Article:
We know each siphonophore is made up of many multicellular bodies rather than many organs because we can still see the parts of the bodies that are found in solitary, non-colonial bodies. It is as if you were born as a normal human baby, but then instead of getting larger you began budding new attached twins each specialized for particular tasks such as feeding, walking, defense, and sex.
Among colonial animals, the division of labor in siphonophores is taken to an extreme — there can be more than ten types of specialized bodies, and these bodies are arranged in precise, species-specific patterns. All the bodies within a siphonophore colony are genetically identical because they bud from a single embryo. Bodies don’t fuse to form a siphonophore colony.
Because they are so fragile and difficult to collect, there has been little research on the organization of bodies within siphonophore colonies or on how new bodies are added as they grow. My lab at Brown University works on these questions. We collect intact siphonophores by remotely operated underwater vehicles with our collaborator Steve Haddock at the Monterey Bay Aquarium Research Institute, by SCUBA diving from ships in the open ocean, and by dipping siphonophores from the surface where they come close to shore.
Siphonophores have growth zones where they elongate and new bodies are added. Our first order of business was to describe the budding process that gives rise to these new bodies within these growth zones. We found that the budding process in many siphonophores gives rise to clusters of bodies that then spread out along the rope-like stem. This is the case in Nanomia bijuga, the siphonophore whose growth we have examined in the greatest detail and that is animated in this episode of CreatureCast.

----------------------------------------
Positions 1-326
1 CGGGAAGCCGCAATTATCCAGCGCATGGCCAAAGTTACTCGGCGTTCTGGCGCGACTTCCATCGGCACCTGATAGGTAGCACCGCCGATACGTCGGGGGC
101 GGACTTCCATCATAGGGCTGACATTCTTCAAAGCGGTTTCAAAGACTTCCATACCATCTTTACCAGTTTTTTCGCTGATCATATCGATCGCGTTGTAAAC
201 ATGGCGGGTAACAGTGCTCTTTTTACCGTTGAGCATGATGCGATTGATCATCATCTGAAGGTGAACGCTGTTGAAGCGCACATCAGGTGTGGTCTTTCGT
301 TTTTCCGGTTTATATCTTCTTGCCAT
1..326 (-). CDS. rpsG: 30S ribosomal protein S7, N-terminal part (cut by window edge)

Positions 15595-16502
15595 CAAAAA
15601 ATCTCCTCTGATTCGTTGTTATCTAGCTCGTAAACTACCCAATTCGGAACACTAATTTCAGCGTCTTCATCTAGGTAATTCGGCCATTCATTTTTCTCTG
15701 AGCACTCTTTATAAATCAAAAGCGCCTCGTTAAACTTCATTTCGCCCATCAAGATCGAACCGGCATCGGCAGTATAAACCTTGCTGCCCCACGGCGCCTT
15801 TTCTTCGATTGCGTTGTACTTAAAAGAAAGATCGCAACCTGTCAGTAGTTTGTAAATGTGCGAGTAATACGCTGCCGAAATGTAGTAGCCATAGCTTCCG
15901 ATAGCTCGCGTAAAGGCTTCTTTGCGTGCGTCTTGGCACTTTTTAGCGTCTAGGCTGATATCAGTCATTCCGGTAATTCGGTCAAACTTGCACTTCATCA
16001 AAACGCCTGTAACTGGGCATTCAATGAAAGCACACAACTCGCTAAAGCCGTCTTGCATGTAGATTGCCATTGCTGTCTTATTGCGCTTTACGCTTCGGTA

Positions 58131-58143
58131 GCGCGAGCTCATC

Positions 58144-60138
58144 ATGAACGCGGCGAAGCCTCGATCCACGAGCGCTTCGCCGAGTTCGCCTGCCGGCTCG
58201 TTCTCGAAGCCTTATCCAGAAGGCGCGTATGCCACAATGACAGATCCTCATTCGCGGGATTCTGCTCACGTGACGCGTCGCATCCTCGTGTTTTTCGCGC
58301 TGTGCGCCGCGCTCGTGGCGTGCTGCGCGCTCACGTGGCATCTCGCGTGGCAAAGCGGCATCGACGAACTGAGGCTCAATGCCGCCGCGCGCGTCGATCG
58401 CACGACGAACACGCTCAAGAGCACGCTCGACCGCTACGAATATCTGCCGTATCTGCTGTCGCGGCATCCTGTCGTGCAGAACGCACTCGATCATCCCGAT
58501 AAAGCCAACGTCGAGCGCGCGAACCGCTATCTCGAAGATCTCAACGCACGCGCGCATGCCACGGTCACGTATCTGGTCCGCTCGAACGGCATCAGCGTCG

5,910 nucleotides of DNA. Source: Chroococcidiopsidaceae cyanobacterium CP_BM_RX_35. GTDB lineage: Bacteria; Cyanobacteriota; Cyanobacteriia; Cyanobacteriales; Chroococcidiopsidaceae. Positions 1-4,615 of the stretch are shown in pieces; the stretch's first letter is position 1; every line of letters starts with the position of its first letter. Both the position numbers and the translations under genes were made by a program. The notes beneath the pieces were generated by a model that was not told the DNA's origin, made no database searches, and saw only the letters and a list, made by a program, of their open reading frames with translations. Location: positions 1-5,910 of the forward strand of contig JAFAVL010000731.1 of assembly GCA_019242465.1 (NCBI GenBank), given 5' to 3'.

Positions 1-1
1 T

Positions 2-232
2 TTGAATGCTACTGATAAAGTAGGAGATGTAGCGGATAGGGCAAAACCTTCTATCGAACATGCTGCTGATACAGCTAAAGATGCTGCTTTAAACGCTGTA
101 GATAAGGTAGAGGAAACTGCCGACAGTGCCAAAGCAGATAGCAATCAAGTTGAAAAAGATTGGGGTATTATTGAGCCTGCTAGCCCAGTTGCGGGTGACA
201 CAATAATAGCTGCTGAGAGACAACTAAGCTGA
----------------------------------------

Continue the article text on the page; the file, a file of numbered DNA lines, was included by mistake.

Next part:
Once we knew the general features of the budding process, the next questions were about the cellular processes (including cell division and differentiation) that produce this budding. Stefan Siebert, a postdoctoral researcher, found that siphonophore stem cells are located only at very specific regions in the colony. They are concentrated in the growth zones, budding bodies, and specific sites within some mature bodies. As each body grows, its stem cells become more restricted.
This suggests a new explanation for the precise, complex growth and form of siphonophores. Because stem cells are not widespread and do not seem to migrate, as in many other colonial animals, the addition of new bodies is restricted to particular sites — the growth zones. This restriction in turn may allow for a very regular and precise placement of new bodies of many different types.
In parallel, we have worked to describe how the specialized bodies differ from each other. Stefan identified genes that differ in activity between bodies. Sam Church, a former undergraduate student in the lab, described which cells are found in which bodies. Cat Munro, a graduate student in the lab, is currently working to see how differences in the activity of genes in siphonophore bodies change through the course of both development and evolution.
This episode of CreatureCast was created by Riley Thompson, based on a script that we wrote together. The animation is based in part on illustrations by Freya Goetz. More animations can be found at creaturecast.org, a project supported in part by the National Science Foundation.